How to handle your troublesome neighbours

By Viktor Chong viktorchong@thestar.com.my

12065778 - scales of justice and gavel.

THERE are many ways to solve an issue. As adults, we attempt a diplomatic solution for all our problems. However, when other means are exhausted, it is useful to know how one could take legal actions against difficult neighbours.

Messrs Eunice Tan & Partners founder Eunice Tan Mui Lee is here to provide a legal perspective on handling your neighbours from hell. (Take note that Tan’s law language has been edited for easier understanding)

On a different note, we could all do better by reading up on how to be a good neighbour.

 

1/ Please describe the law of Tort from a Malaysian perspective.

Tan: The law of Tort in Malaysia is a principle in the common law where it is your duty of care not to cause injury to other people.

 

2/ How do we establish a case against a bad neighbour?

Tan: To establish the tort of negligence, the person who initiates the legal proceeding in the court has to establish four elements :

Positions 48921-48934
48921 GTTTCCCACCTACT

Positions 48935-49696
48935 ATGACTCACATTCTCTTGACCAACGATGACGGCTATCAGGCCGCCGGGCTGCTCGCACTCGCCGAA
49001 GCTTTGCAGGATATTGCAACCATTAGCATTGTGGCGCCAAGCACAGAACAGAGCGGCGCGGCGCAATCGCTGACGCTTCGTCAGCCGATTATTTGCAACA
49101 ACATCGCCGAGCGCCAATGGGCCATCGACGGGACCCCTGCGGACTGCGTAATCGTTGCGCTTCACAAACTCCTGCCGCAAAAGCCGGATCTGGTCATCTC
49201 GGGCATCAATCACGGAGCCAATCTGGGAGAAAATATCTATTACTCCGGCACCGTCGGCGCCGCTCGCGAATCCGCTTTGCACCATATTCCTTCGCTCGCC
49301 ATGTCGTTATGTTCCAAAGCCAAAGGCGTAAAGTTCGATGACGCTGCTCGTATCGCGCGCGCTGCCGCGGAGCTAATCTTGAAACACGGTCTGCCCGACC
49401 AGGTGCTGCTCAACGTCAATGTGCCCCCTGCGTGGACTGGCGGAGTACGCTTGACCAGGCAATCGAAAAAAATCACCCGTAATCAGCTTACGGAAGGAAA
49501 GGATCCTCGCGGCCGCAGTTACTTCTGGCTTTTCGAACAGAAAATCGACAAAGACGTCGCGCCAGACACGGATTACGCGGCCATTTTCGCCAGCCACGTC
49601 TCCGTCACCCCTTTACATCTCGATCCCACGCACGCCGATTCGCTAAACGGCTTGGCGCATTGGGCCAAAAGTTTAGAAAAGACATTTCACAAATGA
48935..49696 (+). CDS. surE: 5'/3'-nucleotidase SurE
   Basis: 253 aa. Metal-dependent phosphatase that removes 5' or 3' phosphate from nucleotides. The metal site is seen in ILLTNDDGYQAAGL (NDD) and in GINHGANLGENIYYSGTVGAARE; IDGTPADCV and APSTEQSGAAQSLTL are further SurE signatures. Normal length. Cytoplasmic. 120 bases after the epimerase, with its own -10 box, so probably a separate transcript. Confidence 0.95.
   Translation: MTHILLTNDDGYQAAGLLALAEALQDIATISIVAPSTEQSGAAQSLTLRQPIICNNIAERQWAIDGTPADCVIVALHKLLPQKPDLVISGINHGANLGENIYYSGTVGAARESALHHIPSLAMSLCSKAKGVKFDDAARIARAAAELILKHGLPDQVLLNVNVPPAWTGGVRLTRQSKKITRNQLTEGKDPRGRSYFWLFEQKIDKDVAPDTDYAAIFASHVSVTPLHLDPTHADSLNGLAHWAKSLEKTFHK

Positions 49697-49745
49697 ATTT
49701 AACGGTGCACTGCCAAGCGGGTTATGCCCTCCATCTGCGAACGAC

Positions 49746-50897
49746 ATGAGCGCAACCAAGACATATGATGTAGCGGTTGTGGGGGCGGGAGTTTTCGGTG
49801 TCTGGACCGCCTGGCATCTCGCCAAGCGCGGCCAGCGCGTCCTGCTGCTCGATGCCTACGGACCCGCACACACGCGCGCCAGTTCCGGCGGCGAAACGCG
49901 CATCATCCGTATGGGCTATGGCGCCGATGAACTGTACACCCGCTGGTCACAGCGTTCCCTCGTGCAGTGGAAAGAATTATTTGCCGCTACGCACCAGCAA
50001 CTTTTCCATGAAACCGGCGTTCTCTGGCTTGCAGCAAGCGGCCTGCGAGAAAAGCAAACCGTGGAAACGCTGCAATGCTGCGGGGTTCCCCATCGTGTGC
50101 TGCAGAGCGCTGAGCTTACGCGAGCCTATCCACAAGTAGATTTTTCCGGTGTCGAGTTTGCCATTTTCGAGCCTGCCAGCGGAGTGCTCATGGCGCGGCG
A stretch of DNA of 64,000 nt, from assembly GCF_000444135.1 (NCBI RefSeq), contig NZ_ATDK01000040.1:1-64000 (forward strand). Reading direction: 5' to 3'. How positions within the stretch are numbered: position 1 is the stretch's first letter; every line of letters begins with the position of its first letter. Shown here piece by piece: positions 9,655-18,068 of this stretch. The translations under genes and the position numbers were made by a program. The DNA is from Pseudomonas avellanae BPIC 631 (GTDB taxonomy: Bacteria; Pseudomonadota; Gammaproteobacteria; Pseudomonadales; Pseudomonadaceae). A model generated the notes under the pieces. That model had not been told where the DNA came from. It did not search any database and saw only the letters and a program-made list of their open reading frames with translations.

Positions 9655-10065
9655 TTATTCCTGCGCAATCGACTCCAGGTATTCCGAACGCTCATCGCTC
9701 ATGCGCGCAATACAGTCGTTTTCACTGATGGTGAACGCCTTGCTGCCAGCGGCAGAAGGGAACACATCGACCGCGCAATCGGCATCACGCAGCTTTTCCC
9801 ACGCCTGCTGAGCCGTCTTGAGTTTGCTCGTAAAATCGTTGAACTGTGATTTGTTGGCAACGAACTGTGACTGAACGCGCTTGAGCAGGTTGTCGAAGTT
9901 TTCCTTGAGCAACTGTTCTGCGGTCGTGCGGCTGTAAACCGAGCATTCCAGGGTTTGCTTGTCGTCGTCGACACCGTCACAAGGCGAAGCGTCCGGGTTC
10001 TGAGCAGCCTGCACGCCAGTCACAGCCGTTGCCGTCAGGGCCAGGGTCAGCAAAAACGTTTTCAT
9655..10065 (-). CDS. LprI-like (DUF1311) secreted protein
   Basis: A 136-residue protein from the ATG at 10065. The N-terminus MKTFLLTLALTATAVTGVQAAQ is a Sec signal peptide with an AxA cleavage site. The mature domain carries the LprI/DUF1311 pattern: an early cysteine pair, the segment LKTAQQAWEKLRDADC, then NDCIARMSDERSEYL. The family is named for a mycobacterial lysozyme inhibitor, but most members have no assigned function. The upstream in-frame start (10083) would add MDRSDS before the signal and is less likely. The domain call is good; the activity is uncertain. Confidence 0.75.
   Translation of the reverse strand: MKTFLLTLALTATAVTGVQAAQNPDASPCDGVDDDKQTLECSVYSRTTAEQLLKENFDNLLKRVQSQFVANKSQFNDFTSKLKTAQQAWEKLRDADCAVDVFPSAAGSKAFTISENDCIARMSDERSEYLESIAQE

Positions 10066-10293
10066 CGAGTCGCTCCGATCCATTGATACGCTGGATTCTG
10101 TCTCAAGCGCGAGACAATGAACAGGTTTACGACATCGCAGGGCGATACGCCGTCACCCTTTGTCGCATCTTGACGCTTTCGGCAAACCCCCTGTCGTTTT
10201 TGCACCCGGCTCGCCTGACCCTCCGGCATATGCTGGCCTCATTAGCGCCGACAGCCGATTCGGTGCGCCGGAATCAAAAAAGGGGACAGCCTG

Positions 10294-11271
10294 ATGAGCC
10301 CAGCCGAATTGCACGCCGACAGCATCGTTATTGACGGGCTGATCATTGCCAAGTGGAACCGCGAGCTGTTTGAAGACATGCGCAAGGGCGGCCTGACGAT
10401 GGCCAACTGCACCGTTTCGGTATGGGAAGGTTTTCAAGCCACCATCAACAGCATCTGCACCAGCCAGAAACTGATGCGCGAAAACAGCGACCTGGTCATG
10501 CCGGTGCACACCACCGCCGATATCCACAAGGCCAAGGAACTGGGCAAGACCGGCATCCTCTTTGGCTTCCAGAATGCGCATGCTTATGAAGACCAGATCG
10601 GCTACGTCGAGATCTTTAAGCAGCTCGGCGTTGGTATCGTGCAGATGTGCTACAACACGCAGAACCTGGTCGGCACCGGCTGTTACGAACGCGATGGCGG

1. that the person who is being sued (tortfeasor) owes a duty to take reasonable care.
  2. that the tortfeasor has breached that duty.
  3. that the tortfeasor’s breach caused that harm in question,
  4. and that the complainant suffered damage which is not too remote.

The Neighbour Rule is used to determine whether the tortfeasor owes a duty to take reasonable care to the claimant. It simply means that you are to love your neighbour, and not injure them.

 

Definition of neighbour:

“Neighbours” are people who are so closely and directly affected by your actions that you should reasonably think about them.

The tortfeasor must take reasonable care to avoid acts or omissions which he can reasonably foresee would be likely to injure his neighbour. The Malaysia courts have traditionally applied the Atkin test to determine the duty of care.

 

Nuisance:

If an owner or occupier has exhausted all diplomatic means and the neighbour still does nothing to stop or alleviate the act, then he or she may bring a tort action to the court on the ground of private nuisance. A neighbour’s conduct of blasting out the radio during the night, for instance, is considered a private nuisance.